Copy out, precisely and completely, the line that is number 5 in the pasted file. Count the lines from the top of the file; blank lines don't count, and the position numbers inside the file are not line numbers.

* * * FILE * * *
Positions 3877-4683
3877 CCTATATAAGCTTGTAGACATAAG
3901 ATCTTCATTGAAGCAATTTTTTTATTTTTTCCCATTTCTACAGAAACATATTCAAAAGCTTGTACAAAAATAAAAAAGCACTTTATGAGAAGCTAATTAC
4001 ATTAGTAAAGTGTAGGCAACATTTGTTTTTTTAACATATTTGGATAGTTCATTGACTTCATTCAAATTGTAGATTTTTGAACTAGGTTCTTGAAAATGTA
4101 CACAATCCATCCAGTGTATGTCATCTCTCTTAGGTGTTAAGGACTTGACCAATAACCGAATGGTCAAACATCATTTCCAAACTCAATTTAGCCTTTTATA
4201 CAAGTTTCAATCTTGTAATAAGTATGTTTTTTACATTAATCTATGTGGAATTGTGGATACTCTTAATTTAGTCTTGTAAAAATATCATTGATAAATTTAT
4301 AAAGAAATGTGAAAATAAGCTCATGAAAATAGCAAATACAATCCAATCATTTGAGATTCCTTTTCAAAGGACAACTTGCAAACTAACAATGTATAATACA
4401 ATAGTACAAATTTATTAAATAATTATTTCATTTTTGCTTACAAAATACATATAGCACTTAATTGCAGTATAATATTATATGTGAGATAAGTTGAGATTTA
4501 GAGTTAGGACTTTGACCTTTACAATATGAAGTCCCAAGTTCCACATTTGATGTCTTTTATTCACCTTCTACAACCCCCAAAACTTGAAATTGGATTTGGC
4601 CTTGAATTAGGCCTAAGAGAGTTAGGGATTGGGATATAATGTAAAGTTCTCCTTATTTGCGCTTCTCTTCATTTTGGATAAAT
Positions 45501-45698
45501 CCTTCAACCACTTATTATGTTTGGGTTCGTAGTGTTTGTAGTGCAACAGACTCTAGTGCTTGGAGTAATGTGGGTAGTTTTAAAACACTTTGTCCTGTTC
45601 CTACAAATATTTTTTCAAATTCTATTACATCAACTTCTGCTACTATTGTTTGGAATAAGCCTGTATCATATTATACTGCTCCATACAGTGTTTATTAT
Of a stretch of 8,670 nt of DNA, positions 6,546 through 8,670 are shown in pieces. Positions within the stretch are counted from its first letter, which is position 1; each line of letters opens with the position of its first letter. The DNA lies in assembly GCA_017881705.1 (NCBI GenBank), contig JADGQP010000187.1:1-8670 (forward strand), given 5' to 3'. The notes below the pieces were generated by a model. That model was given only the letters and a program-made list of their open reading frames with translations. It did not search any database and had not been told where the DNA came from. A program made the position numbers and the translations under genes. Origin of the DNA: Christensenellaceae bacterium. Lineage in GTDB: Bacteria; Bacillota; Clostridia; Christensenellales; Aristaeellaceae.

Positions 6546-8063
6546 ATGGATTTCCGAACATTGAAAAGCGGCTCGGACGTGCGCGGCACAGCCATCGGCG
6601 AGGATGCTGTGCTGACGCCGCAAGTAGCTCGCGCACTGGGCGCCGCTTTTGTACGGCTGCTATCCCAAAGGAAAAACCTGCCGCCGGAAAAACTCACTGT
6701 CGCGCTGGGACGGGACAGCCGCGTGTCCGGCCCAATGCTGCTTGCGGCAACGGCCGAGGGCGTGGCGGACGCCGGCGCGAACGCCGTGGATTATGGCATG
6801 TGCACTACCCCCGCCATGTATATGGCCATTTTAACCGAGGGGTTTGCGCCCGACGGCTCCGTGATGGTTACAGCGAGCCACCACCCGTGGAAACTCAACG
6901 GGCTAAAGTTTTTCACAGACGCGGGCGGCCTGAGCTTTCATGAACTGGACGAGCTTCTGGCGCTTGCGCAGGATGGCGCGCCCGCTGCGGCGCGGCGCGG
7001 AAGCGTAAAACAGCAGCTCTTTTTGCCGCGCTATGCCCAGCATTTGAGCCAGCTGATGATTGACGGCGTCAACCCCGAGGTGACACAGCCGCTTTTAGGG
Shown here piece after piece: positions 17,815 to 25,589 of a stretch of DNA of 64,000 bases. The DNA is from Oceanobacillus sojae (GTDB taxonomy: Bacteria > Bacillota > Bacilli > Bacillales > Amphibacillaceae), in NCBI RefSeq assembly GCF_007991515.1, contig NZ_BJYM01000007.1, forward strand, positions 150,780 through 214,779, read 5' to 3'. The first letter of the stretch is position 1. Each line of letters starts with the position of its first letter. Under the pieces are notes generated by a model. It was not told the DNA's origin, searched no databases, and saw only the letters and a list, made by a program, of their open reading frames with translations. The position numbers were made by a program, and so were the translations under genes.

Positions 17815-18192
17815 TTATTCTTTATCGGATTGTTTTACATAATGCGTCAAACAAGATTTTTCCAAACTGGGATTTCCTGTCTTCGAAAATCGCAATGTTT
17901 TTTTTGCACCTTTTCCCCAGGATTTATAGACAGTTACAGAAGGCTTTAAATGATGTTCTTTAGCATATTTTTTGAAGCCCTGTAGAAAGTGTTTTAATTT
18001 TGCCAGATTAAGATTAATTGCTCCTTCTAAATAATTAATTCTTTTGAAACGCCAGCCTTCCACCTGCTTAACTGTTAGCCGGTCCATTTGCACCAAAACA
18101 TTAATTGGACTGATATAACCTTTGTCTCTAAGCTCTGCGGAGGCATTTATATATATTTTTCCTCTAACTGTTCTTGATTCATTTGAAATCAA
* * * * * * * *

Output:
4101 CACAATCCATCCAGTGTATGTCATCTCTCTTAGGTGTTAAGGACTTGACCAATAACCGAATGGTCAAACATCATTTCCAAACTCAATTTAGCCTTTTATA